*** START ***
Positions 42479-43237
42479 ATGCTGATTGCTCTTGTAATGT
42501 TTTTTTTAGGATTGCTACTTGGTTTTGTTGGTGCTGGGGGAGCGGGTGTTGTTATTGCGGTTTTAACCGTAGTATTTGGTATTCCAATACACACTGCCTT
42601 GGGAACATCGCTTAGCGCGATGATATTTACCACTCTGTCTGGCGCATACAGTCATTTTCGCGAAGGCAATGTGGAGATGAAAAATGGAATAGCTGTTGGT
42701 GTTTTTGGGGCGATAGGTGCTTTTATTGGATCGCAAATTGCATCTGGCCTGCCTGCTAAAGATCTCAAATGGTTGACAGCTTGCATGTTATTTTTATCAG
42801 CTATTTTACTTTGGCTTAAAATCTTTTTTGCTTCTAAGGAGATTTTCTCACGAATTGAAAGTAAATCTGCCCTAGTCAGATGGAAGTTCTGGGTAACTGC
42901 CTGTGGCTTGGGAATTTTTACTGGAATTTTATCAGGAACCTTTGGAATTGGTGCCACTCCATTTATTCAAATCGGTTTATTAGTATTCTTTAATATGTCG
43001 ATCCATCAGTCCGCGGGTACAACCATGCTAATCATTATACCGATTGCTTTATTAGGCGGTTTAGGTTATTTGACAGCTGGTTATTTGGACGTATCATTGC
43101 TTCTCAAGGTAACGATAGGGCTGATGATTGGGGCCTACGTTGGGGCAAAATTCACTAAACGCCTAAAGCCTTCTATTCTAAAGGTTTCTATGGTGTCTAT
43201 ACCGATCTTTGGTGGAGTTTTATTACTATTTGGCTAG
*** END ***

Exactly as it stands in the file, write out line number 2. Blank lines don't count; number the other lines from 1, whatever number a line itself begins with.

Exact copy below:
42479 ATGCTGATTGCTCTTGTAATGT